Logistics: Parent Involvement

I know some parents scare you. I’ve been in ministry for a while and I know some parents just can’t be pleased, can’t be satisfied, can’t be accommodated. Then, there are the parents you’d like to clone! Those who not only understand your ministry and heart, but cheer you on in your efforts. So, some of my suggestions below might frighten you. Think them through and see if these would be some items the LORD would have you do. Remember, you’re not made in my image, you’re made in the LORD’s image!

One of the things I’ve done over the years to include the parents from the very beginning is to develop a “Parent and Student Agreement” form. Basically, it requires both the student and parents’ signatures and is designed to make sure that everyone understands the pre-trip training and financial requirements. It also helps me to be sure that they’ve received the information about the trips. These forms are handed in with the trip deposit, so parents have seen this long before the student makes a commitment or decision to go on a trip.

Another thing I’ve done is to include parents in some of the training sessions. This one always makes me nervous but I’ve found that the parents who attend are really interested in learning about Listening Pray and the other AIM objectives. However, as the training continues and gets more intense and closer to the departure date, I close off the training sessions in order to foster team intimacy and strength. The best thing that’s happened is that some parents want to start to incorporate Listening Prayer in their own lives. The worst is that some just don’t care. Not too bad of a track record so far.

I was taking a trip to New Orleans after hurricane Katrina. I had two parents go on our Prayer Walk during the training session with their daughter. The coolest thing happened. On that prayer walk the student came to realize what the “voice” of the Holy Spirit sounded like. Her father was right there when it happened and was one of the people who confirmed the daughter’s leading. That girl was lit up like a torch! Her father has been one of my biggest champions since and now he’s an Elder. It was and is a win-win-win situation!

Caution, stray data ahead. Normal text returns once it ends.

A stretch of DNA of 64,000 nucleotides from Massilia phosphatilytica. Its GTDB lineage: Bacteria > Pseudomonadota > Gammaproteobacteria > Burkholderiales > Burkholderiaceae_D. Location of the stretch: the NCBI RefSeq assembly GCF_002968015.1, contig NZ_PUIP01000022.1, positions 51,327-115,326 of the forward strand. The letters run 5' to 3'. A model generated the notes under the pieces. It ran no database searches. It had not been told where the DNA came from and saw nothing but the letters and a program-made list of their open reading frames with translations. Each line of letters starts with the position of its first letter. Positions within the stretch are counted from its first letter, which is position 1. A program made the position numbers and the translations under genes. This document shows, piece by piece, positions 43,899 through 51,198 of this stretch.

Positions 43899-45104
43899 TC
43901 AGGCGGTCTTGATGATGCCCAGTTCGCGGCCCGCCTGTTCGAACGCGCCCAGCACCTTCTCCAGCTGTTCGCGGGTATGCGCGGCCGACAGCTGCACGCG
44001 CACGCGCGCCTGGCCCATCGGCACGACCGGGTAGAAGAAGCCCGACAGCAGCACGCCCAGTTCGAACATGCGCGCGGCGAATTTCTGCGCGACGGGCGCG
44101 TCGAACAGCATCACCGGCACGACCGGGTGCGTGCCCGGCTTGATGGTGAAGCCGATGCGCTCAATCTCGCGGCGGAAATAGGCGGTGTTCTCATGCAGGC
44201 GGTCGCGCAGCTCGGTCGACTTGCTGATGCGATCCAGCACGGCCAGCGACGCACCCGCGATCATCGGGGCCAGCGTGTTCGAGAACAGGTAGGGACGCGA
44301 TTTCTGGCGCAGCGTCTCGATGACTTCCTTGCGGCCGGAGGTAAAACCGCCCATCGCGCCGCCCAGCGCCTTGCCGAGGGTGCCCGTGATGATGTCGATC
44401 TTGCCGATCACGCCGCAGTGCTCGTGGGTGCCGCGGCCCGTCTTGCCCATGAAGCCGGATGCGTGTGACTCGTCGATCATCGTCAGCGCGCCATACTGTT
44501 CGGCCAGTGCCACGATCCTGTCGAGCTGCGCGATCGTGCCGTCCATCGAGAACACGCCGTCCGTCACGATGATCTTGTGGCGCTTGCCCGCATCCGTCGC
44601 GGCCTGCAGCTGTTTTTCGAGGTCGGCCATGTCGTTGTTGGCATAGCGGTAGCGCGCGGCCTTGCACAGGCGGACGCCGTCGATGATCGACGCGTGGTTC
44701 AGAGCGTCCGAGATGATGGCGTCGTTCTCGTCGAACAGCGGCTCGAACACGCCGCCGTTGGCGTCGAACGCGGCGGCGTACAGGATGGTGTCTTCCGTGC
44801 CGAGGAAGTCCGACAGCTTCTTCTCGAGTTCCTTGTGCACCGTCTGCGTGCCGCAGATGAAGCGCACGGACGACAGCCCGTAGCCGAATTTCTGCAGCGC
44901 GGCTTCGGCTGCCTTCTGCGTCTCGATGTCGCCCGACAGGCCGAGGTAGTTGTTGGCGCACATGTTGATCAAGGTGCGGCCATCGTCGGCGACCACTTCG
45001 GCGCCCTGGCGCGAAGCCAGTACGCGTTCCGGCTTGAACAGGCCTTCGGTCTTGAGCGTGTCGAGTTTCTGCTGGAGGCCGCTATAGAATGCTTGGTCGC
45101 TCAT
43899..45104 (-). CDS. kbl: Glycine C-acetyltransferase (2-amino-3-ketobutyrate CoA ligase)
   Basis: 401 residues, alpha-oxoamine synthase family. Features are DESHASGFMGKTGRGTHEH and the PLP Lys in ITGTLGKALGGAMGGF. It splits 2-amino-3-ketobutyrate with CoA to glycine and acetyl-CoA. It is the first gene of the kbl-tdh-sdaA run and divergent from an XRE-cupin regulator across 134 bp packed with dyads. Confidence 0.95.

Above all, communicate, communicate, communicate. This is the Mission Leader’s equivalent to the realtor’s location, location, location mantra! I believe you can’t over communicate the information needed for your mission trip. Mail it, put it in the Sunday bulletin, post it on the wall, your web site, PowerPoint, wherever parents will be able to get the information you want them to have. Remember, you are being honored with a parent allowing their child to go with you. Don’t abuse that honor.

When you’re on your trip, set up a phone chain so you can let parents and others know of your progress. I tried to do a texting thing last year on two trips and it was just a pain. Too many people had my number and I got too many questions which just seemed to distract me during the trip. I won’t do it again. And, I don’t let students contact family when they’re away, unless there’s a very unique situation. Students will often poorly communicate what is happening on the trip. Or like the texting, will be so distracted that they can’t focus on the mission they’re on.

Lastly, if you’ve been given the go ahead by church leadership and parents to take kids on a trip, move in confidence. Train well and thoroughly. Prepare travel and on-mission communication well. The best thing you can do to secure parental confidence and support is to have their kids return home light up with the LORD!

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